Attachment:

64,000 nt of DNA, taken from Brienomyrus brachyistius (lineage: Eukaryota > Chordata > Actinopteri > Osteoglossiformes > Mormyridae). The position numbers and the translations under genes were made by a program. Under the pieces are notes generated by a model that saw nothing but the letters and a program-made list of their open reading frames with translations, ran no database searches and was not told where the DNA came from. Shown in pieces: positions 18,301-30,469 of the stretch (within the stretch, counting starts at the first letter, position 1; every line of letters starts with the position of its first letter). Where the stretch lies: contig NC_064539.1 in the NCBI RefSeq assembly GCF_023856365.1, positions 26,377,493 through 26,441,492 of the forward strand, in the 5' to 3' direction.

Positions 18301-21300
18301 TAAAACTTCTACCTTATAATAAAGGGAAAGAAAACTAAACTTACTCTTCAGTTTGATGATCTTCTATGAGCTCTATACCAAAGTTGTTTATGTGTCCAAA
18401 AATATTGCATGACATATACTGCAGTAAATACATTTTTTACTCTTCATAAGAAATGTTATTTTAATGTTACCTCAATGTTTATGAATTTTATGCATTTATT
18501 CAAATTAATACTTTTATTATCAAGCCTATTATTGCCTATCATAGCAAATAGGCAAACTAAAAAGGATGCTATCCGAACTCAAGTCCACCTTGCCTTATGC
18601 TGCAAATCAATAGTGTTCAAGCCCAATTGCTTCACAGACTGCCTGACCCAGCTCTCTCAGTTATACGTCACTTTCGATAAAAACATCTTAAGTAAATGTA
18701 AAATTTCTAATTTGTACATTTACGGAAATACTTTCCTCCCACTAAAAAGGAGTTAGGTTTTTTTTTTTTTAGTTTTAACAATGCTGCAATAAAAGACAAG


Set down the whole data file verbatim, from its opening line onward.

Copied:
64,000 nt of DNA, taken from Brienomyrus brachyistius (lineage: Eukaryota > Chordata > Actinopteri > Osteoglossiformes > Mormyridae). The position numbers and the translations under genes were made by a program. Under the pieces are notes generated by a model that saw nothing but the letters and a program-made list of their open reading frames with translations, ran no database searches and was not told where the DNA came from. Shown in pieces: positions 18,301-30,469 of the stretch (within the stretch, counting starts at the first letter, position 1; every line of letters starts with the position of its first letter). Where the stretch lies: contig NC_064539.1 in the NCBI RefSeq assembly GCF_023856365.1, positions 26,377,493 through 26,441,492 of the forward strand, in the 5' to 3' direction.

Positions 18301-21300
18301 TAAAACTTCTACCTTATAATAAAGGGAAAGAAAACTAAACTTACTCTTCAGTTTGATGATCTTCTATGAGCTCTATACCAAAGTTGTTTATGTGTCCAAA
18401 AATATTGCATGACATATACTGCAGTAAATACATTTTTTACTCTTCATAAGAAATGTTATTTTAATGTTACCTCAATGTTTATGAATTTTATGCATTTATT
18501 CAAATTAATACTTTTATTATCAAGCCTATTATTGCCTATCATAGCAAATAGGCAAACTAAAAAGGATGCTATCCGAACTCAAGTCCACCTTGCCTTATGC
18601 TGCAAATCAATAGTGTTCAAGCCCAATTGCTTCACAGACTGCCTGACCCAGCTCTCTCAGTTATACGTCACTTTCGATAAAAACATCTTAAGTAAATGTA
18701 AAATTTCTAATTTGTACATTTACGGAAATACTTTCCTCCCACTAAAAAGGAGTTAGGTTTTTTTTTTTTTAGTTTTAACAATGCTGCAATAAAAGACAAG